Water and land plan discussed

Environment Southland consents team leader Joanna Gilroy describes some of the key changes to Southland's Water and Land Plan at a public meeting in Winton. Photo: Nicole Sharp
Environment Southland consents team leader Joanna Gilroy describes some of the key changes to Southland's Water and Land Plan at a public meeting in Winton. Photo: Nicole Sharp
Farmers got the chance to question Environment Southland representatives about the Southland Water and Land Plan at a public meeting in Winton recently.

ES chairman Nicol Horrell opened proceedings, saying while the council understood some people might still not be happy, most would agree the plan had considerably improved through the process.

Now the plan had been notified, Environment Southland continued to work alongside its partners, Southland landholders, businesses and others for the sustainable future for Southland, Mr Horrell said.

Environment Southland consents team leader Joanna Gilroy talked about some of the key changes in the plan which would affect farmers.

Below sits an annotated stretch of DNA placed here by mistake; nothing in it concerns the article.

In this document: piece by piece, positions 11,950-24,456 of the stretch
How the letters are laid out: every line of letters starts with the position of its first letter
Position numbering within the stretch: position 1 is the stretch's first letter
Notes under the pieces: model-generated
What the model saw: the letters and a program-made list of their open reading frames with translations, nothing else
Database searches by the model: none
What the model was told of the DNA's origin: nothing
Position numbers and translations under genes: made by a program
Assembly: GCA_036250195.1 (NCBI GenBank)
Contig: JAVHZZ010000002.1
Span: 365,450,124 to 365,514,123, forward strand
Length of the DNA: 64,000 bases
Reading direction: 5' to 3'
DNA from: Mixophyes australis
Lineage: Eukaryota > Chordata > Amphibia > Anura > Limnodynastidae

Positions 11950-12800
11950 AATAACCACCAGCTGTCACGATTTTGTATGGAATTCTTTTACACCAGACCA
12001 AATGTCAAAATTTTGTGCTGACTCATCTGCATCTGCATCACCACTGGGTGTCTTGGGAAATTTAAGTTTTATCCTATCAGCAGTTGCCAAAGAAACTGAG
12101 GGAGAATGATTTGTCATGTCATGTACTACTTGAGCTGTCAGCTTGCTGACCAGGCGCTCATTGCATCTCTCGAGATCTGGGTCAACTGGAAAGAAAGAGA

One of the biggest was the removal of physiographic zones from the plan. However, they were still a part of policies and also in Appendix N.

There had been the addition of policy 12A - improved physiographic zone information - which meant if landholders disagreed with their classification, they could challenge it, she said.

''That's going to be really important if you are looking for a consent in terms of increasing your cow numbers or establishing a new dairy farm or intensive winter grazing.''

Policy 16 - farming activities which affect water quality - was another important one for farmers. It covered minimising adverse environmental effects on waterways, Ms Gilroy said.

She highlighted the changes to intensive winter grazing to 15% of the landholding or 100ha, whichever was the lesser.

Cultivation was another one, along with the need for farm environmental management plans.

''There's now a greater focus on actions, rather than the written plan. So ... [it is what] people are going to be doing day to day that will make a difference and [the plan] is more focused on the contaminant pathways.''

She also covered changes to stock exclusion, feed pads and effluent storage rules.

Questions were raised from the floor regarding Farm Environmental Management plans and whether industry plans would be up to standard, which was acceptable as long as they met the requirements of Appendix N, Ms Gilroy said.

The Southland Water and Land Plan Decisions version is available to view online at www.es.govt.nz.

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